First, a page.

The rest of the past few days we have been raking and digging up sod for an expanded garden bed and generally puttering. I can sure feel the muscles in my arms!

Out back, we also planted potatoes. We again planted some blue caribe (foreground) as there were big producers last year. They have a purple skin and whitish flesh and were a delight to eat and stored well. These are an early-season potato.

In behind, we planted a bunch of blue Russians, which are late-season potatoes. They have dark purple skin and (I think) a purple-colour throughout the flesh. I think we need to wait for the season to catch up some before planting more. That said, the two new cold frames have finally melted out of the snowdrifts by the hedge and I'll seed them this weekend.

Wednesday, April 24, 2013

Seeding peas and beets

The weekend was rather blustery, so we spent time indoors and baked a raspberry-saskatoon pie. I also went to Operation Fruit Rescue Edmonton's first annual general meeting.

The weather has come around this week and I've started planting. I put in three rows of sugar beets in the back bed in the foreground. I will thin these as the season goes on so I get a few monsters for sugar in the late summer and few early ones for eating.

In the backyard, we finished the second pea trellis trellis last week and I planted peas. The left trellis has pea seeds I save from last year while the right trellis has pea seeds I bought--we'll see how that goes. I also planted about 50 feet of beets in front of the peas (a mixed packet of heirloom types) for eating and pickling.

The garlic is up about four inches and the kale has germinated in the cold frames. By contrast, the garlic in the regular bed has not moved at all! Tonight I started digging holes for potatoes. We'll stop in at Apache tomorrow and pick some up. The next big tasks is lifting some sod out front and digging a bit for a new bed.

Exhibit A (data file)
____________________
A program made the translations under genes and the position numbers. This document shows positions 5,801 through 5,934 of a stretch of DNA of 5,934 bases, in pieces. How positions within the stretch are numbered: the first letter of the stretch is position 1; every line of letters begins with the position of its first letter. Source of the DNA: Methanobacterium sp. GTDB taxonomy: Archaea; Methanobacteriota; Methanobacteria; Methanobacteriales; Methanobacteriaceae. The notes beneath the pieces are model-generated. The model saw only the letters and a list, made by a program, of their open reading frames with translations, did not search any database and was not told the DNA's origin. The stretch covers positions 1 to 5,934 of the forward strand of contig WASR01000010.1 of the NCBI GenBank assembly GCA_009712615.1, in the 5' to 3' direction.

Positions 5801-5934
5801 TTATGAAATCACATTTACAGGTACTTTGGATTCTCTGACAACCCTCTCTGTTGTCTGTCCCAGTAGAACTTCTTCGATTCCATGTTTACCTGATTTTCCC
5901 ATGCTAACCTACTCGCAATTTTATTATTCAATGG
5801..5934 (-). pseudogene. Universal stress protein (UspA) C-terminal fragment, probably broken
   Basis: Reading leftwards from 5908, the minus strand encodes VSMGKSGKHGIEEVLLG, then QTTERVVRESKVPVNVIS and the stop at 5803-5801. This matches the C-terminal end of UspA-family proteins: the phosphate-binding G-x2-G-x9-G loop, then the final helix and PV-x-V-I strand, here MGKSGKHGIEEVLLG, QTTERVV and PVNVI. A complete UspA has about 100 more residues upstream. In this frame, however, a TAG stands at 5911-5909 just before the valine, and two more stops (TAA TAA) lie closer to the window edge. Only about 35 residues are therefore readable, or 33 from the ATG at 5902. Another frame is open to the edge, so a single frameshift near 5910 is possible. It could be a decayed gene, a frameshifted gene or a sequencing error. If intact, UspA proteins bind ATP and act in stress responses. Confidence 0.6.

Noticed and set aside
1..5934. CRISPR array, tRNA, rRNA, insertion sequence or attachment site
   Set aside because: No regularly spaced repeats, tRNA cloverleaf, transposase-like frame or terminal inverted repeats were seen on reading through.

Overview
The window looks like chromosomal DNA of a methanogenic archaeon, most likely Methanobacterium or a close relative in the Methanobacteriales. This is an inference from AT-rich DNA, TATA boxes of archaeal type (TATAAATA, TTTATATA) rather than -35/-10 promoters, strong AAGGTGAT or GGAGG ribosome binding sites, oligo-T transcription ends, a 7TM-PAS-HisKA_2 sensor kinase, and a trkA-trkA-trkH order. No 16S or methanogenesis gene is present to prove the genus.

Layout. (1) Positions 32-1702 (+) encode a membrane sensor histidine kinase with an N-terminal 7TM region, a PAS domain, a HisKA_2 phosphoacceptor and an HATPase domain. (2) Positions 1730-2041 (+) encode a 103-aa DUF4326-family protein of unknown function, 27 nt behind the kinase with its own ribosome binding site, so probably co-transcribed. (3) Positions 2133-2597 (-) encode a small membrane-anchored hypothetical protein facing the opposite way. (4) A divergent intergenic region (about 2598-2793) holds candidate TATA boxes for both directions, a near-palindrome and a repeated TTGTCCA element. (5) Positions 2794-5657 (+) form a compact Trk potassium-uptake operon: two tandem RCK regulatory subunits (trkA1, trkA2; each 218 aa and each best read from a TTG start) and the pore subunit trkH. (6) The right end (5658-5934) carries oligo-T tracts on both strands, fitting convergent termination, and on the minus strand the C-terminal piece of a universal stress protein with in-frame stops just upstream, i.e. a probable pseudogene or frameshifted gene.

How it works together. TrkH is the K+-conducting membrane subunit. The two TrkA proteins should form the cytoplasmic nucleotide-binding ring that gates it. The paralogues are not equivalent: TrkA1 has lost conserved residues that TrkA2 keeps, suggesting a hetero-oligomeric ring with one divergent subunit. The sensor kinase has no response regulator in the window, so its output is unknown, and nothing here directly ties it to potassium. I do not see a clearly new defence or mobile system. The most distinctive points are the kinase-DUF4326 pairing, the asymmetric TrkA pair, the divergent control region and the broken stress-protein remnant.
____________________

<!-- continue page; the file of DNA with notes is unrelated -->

Thursday, April 18, 2013

Trellis for peas

I wanted to do a better job of using the vertical space in our garden this year. So three or four weeks back (when it was warm but there were several feet of snow) we spent some time in the garage with a hacksaw putting together two 5x5' pea trellis frames made from electrical conduit.

Jess learned the difference between a phillips and a robertson screwdriver plus expanded her German vocabulary when I slightly sawed my hand.

Today the snow had retreated enough that we got the frames out into the garden. They are along the north border. Between the trellis and the fence we'll grown sunflowers. And in front we'll grow other veggies--I think we 'll plant these with beans.

We got a nice (nearly invisible) green bit of netting on one and I zip-tied it to the stakes I bought. We'll string the other one tomorrow. Looks like there is room for a third on on the left but I think that can wait until next year.

And, with pea shoots on the mind, we had a visit from one of the many, many bunnies hopping around the neighbourhood. These fellows are big!

In the cold frames, the garlic has doubled in height in a few days and it was about 24C inside this afternoon.

Monday, April 15, 2013

Garlic, onions, kale and pumpkins